Stub your toe or knock your funny bone and you might automatically want to swear. And with good reason: experts have found that swearing can help to reduce pain and lower stress levels. Despite previously believing that cursing led to pain feeling worse, a psychologist managed to prove that swearing dulls pain by sticking 67 of his students in an icy cold bath. One group was allowed to swear, while the other was only allowed to say neutral words. Dr. Richard Stephens found that swearing increased his students’ pain threshold by as much as 50 percent.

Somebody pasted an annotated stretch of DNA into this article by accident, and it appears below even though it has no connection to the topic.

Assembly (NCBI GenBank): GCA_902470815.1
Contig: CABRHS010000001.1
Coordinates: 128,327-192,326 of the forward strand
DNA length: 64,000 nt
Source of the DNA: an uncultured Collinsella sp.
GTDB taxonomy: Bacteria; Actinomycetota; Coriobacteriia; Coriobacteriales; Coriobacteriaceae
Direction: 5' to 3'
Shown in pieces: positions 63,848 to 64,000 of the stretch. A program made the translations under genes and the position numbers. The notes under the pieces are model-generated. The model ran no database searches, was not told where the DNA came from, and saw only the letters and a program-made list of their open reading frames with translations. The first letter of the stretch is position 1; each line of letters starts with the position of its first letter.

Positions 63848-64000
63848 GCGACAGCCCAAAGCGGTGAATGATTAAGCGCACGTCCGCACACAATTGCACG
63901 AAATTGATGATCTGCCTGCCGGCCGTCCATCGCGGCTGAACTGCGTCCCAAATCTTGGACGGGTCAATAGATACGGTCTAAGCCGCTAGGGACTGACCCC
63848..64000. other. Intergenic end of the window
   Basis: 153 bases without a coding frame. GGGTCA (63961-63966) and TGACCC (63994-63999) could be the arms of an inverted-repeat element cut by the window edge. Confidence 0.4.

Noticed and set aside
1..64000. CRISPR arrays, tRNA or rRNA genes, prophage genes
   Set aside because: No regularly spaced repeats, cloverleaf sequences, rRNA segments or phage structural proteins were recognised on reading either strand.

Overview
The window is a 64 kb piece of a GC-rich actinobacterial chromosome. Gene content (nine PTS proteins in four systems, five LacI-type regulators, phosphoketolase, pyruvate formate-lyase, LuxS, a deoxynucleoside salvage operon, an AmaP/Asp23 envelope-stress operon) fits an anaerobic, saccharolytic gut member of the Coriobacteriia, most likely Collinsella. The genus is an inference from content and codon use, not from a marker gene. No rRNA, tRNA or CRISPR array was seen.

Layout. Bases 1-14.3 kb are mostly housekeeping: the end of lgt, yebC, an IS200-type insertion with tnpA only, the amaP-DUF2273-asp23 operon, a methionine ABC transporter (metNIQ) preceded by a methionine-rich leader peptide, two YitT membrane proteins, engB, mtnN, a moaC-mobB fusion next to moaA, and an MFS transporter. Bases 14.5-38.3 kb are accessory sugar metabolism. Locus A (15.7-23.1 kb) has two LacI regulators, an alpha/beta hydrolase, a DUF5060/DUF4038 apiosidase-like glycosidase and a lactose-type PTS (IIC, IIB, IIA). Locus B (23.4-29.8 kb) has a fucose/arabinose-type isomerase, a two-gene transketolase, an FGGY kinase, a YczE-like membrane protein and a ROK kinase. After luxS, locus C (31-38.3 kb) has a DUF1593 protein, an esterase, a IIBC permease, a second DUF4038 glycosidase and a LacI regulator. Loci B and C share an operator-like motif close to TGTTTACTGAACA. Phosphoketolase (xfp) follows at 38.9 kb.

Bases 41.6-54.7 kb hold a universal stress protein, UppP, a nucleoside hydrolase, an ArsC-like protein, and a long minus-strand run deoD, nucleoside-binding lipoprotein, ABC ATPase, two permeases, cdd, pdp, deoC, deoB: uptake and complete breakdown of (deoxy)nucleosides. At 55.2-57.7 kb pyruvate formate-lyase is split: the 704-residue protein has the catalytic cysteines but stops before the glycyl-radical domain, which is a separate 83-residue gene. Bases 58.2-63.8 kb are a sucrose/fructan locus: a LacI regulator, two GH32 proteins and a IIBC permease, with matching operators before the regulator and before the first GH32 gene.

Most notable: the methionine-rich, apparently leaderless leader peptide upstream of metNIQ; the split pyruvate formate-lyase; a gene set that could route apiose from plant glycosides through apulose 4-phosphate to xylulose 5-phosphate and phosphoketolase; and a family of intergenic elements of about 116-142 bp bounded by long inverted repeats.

On average, students could tolerate the pain for nearly two minutes when swearing but only one minute 15 seconds when they didn’t. The effects were greatest on those who only occasionally swear, rather than those of us who swear regularly.
Said Stephens: “If (people) want to use this pain-lessening effect to their advantage they need to do less casual swearing. Swearing is emotional language but if you overuse it, it loses its emotional attachment.”